In 2003, after I unveiled a prototype Linux desktop called Project Looking Glass*, Steve called my office to let me know the graphical effects were “stepping all over Apple’s IP.” (IP = Intellectual Property = patents, trademarks and copyrights.) If we moved forward to commercialize it, “I’ll just sue you.” My response was simple. “Steve, I was just watching your last presentation, and Keynote looks identical to Concurrence – do you own that IP?” Concurrence was a presentation product built by Lighthouse Design, a company I’d help to found and which Sun acquired in 1996. Lighthouse built applications for NeXTSTEP, the Unix based operating system whose core would become the foundation for all Mac products after Apple acquired NeXT in 1996. Steve had used Concurrence for years, and as Apple built their own presentation tool, it was obvious where they’d found inspiration. “And last I checked, MacOS is now built on Unix. I think Sun has a few OS patents, too.” Steve was silent. And that was the last I heard on the topic.... and the story goes...
So that interaction was good preparation for a later meeting with Bill Gates and Steve Ballmer. They’d flown in over a weekend to meet with Scott McNealy, Sun’s then CEO – who asked me and Greg Papadopoulos (Sun’s CTO) to accompany him. As we sat down in our Menlo Park conference room, Bill skipped the small talk, and went straight to the point, “Microsoft owns the office productivity market, and our patents read all over OpenOffice.” OpenOffice is a free office productivity suite found on tens of millions of desktops worldwide. It’s a tremendous brand ambassador for its owner – it also limits the appeal of Microsoft Office to businesses and those forced to pirate it. Bill was delivering a slightly more sophisticated variant of the threat Steve had made, but he had a different solution in mind. “We’re happy to get you under license.” That was code for “We’ll go away if you pay us a royalty for every download” – the digital version of a protection racket. Royalty bearing free software? Jumbo shrimp. (Oxymoron.) But fearing this was on the agenda, we were prepared for the meeting. Microsoft is no stranger to imitating successful products, then leveraging their distribution power to eliminate a competitive threat – from tablet computing to search engines, their inspiration is often obvious (I’m trying to like Bing, I really am). So when they created their web application platform, .NET, it was obvious their designers had been staring at Java – which was exactly my retort. “We’ve looked at .NET, and you’re trampling all over a huge number of Java patents. So what will you pay us for every copy of Windows?” Bill explained the software business was all about building variable revenue streams from a fixed engineering cost base, so royalties didn’t fit with their model… which is to say, it was a short meeting.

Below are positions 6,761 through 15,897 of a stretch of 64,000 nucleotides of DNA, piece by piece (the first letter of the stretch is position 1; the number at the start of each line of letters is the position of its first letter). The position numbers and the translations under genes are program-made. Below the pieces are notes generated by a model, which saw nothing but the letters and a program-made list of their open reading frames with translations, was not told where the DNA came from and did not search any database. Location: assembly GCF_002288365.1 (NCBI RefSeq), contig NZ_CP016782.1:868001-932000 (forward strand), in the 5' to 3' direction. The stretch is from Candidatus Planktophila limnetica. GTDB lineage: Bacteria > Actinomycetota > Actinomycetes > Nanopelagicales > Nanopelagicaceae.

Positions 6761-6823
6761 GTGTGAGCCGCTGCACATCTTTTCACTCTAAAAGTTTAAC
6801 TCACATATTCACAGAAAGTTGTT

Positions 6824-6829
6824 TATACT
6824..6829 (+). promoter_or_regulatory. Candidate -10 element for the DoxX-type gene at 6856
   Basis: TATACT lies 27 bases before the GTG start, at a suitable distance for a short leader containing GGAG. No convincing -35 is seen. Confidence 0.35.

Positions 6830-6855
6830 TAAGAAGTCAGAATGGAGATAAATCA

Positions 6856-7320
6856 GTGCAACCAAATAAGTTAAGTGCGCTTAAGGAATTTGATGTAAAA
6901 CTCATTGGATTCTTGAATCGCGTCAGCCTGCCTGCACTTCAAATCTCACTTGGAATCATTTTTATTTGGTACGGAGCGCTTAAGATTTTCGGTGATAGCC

So thats pretty much the reason, Google needed patents to defend themselves (and the partners) also since android has achieved a great success, it might be wise to jumo into hardware business and make few bucks out of it.
Till today Google released two Android devices with Google brand on it... the Nexus One and Nexus S. Both are reference implementations of the upcoming Android Os releases and great hardware but none were as appealing as Apple devices.
Google has choosen another strategy and stepback in implemantation release of Honeycomb and left it to Motorola with the Zoom. That time Samsung was questioning why Motorola had more access to new OS than any others who were also building devices.
Today everyone is congratulating Google for the buyout and defending its partners but very soon this acquision might bring if everyone has equal access to new sources. However if Google succeeds to keep Android as an open platform, it might just drive all other vendors to design great appealing devices as well as good hardware.
So good move Google, expensive but a clever move... Wonder if Apple would buy the USA as a countermove since they have that much cash.